Finally, Branna gets to add his own clan to his circles. In Glorantha, the clan is a sub-group within a tribal coalition. Branna is a member of the Gahagar clan, so gains Clan 1 (Gahagar). I'm thinking his status as a Carl might raise that to Clan 2.

That’s pretty much it in a nutshell. I’m still working on the ideas underpinning Circles and Wealth/Resources. Those may be appear in another post if I decide to take this exercise any further!

Useful reading:

  • D&D Player's Handbook , Mearls / Crawford, 2014
  • Sartar - Kingdom of Heroes, Stafford / Richard, 2012
  • Burning Wheel, Luke Crane, 2002
  • Talislanta - the Savage Land, Sechi, Williams, Bamford, Conrad et al, 2018
  • 13th Age, Heinsoo / Tweet, 2013

Friday, 3 May 2019

Star Trek Adventures: a first foray into the new Modiphius RPG

I’ve been playing some Star Trek Adventures recently. Star Trek has never really been my thing, but I’ve been strong armed into playing in the starter adventure for the new RPG from Modiphius. I’m also curious to try out their 2d20 system as this is something they seem to be using as the mechanics for many of their other RPGs, including Achtung Cthulhu.

I am surrounded by Star Trek fans with an encyclopaedic knowledge of what is a vast and rich universe going back to the 1960s. I think to GM this setting you really need to know your Star Trek, but luckily we have a GM who is a mine of information.

I’m still feeling my way with this universe, about which I know very little of the technical detail, and have started watching The Next Generation as part of my home work on Netflix. That’s when I’m not catching up on my Game of Thrones.

We are playing the starter adventure which Modiphius has put out for the game, which seems to come with some very nice floor plans and some pre-gen characters. I think it seems to scratch the itch for my fellow players, although there are a number of other science fiction settings I’d prefer to game in, including JudgeDredd and Warhammer 40,000, but that’s just me.

In Star Trek you are very much playing to character as the crew of a starship. In this case we are crewing the USS Armstrong in its efforts to work out what has happened to a missing research ship. I’m playing the conn – responsible for piloting ships and shuttles, tinkering with computer systems, jury rigging recalcitrant technology, and getting shot at regularly.

There is an entire sub game here around ship to ship combat which we have not explored, although we are on the trail of a rogue Romulan cruiser which I expect we are going to stumble on at some point. For ship operations you do get to draw on the rest of the crew and your vessel which acts almost like a separate character with its own stats.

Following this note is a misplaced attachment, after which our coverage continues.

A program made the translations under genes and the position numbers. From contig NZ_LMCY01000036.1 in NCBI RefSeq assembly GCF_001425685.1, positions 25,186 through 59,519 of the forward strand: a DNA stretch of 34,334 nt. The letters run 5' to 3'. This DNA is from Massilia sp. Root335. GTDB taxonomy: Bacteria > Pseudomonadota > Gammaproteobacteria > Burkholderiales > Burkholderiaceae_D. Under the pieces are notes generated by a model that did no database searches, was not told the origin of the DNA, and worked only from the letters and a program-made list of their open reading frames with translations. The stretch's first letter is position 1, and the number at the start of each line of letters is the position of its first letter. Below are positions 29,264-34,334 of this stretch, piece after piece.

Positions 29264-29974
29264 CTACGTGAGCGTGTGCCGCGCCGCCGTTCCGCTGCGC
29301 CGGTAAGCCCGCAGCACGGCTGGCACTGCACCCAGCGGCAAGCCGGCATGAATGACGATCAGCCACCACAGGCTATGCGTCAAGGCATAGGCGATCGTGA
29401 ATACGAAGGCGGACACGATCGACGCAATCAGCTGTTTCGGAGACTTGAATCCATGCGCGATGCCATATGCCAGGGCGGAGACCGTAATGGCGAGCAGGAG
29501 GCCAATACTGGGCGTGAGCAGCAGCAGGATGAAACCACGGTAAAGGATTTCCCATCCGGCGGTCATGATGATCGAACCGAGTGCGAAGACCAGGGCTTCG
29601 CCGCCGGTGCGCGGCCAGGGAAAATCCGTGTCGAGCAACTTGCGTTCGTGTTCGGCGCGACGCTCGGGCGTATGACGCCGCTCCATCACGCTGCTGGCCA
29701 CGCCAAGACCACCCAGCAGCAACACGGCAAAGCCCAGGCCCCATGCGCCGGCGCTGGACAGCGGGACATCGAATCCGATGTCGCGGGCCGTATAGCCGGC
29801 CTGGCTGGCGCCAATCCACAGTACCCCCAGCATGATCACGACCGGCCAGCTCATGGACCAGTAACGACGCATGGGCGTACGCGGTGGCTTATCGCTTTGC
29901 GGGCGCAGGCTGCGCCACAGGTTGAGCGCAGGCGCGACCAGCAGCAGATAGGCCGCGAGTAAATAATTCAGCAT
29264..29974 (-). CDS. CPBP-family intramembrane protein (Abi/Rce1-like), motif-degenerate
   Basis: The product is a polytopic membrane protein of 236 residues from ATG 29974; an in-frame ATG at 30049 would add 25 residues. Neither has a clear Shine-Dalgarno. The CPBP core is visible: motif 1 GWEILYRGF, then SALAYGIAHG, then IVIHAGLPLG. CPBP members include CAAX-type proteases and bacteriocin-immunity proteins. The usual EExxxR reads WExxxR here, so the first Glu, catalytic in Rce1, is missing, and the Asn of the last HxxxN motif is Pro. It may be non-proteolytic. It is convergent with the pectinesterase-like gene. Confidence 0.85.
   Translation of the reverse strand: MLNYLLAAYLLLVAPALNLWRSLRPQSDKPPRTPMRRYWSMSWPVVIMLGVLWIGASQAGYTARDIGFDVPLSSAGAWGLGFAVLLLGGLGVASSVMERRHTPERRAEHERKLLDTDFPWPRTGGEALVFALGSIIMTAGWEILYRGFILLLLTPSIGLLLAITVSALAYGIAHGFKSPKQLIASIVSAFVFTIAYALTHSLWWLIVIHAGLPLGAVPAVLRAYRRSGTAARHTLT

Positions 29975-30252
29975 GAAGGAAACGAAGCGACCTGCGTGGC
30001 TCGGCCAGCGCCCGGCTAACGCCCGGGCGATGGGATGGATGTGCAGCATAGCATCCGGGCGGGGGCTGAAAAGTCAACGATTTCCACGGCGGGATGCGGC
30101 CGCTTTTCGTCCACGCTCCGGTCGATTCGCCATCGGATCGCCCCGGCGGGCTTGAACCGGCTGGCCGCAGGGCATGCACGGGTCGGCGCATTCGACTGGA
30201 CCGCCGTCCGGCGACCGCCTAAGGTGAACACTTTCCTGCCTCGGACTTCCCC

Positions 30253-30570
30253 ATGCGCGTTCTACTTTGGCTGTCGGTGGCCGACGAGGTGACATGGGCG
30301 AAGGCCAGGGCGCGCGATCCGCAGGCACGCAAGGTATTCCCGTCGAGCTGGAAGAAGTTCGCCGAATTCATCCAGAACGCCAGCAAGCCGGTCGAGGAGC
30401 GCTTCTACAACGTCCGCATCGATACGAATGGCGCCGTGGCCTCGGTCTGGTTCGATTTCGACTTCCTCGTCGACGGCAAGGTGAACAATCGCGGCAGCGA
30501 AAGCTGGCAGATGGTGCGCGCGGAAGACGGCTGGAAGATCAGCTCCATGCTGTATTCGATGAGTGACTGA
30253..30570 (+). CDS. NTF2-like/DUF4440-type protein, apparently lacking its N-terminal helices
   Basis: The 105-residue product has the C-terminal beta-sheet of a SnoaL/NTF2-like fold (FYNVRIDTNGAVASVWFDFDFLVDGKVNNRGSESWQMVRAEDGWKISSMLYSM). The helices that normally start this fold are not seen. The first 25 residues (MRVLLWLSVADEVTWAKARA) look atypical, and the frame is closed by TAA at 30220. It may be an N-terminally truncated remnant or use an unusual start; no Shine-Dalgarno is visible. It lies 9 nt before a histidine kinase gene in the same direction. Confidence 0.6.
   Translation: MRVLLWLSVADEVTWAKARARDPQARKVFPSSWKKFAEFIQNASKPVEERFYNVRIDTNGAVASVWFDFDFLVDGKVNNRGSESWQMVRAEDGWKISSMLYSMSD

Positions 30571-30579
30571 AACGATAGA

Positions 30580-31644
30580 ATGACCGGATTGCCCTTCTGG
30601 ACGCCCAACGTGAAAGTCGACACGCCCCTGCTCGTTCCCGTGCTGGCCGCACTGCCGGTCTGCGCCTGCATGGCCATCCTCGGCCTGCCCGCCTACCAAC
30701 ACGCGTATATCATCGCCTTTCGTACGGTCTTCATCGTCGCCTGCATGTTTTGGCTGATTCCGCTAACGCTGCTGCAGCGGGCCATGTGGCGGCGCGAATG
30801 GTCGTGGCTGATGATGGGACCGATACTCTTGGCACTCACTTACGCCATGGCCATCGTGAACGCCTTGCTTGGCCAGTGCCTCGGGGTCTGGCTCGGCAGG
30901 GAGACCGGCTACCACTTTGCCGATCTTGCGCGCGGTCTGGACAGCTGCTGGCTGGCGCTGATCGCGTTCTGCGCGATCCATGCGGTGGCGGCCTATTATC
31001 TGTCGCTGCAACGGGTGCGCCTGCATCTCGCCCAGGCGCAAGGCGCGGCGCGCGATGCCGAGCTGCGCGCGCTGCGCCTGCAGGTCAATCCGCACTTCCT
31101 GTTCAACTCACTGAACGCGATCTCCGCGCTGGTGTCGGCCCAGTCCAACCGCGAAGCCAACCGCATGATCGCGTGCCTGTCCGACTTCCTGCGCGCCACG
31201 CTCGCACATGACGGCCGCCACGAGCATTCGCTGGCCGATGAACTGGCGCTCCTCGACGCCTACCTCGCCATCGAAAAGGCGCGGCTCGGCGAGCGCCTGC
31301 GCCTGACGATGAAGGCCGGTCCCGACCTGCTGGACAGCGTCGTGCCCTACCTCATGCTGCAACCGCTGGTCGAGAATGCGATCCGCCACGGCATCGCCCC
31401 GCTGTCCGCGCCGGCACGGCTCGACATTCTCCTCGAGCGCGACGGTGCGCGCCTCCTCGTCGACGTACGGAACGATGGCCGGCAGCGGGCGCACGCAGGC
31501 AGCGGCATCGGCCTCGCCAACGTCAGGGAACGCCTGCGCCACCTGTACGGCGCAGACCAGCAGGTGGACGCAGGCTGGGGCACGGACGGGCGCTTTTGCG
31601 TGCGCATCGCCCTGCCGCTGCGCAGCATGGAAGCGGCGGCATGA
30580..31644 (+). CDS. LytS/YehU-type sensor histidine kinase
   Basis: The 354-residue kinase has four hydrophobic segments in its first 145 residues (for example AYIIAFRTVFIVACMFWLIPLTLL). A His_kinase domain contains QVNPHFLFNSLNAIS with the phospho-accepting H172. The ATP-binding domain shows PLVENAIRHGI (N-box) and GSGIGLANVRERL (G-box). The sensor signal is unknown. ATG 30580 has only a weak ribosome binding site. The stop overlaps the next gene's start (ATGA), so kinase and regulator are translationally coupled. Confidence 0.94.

The game abstracts much of the rest of the crew, as the focus is very much on the senior officers – i.e. the players – and not the grunts. Rather than provide actual NPCs like in Savage Worlds who function as mooks, crew are there to assist with critical rolls when required. The game tries not to get bogged down in the minutiae of the rest of the crew - the player characters are the heroes here.

The captain is interestingly an NPC in this campaign. He seems to be a conduit for the GM to feed instructions to the players and occasionally stop things from getting out of hand – e.g. a proposal to set phasers to kill during a recent encounter with Romulans in the Neutral Zone.

The 2d20 System

The 2d20 system is an intriguing one. The base check uses 2d20 while characters can assist others by rolling an additional 1d20 if they are not directly involved in an action. Additional dice can be added through various abilities, as can re-rolls. The players add an attribute with a skill to produce a target number they must roll under on each d20. The difficulty level is actually based on the number of successes you need. If you need three or four successes, you need to be finding ways to add more dice to the basic roll.

Further granularity comes from specific character abilities, core values and interest areas. There is no lengthy skill list and equipment is issued as and when required in Star Trek. Most crew have their basic tricorder and phaser.

The game also uses a couple of pools of counters. Momentum points seem to be a way for characters to buy extra actions and re-rolls to push the action in their favour or along routes they want to go. There are also some kind of challenge points which are used by the GM to create difficulties for the characters. There is something of the Savage Worlds bennie system in here. I don’t think we have fully got to grips with this yet.

That’s pretty much 2d20 in a nutshell. It does not seem to be a difficult game and is not very granular. Bear in mind we are only about four sessions into this with a GM who is still learning the ropes, but it seems to be going well. Overall there are other systems I prefer – e.g. the aforesaid Savage Worlds – and I’m writing my Achtung Cthulhu adventures using Call of Cthulhu at the moment. But never say never.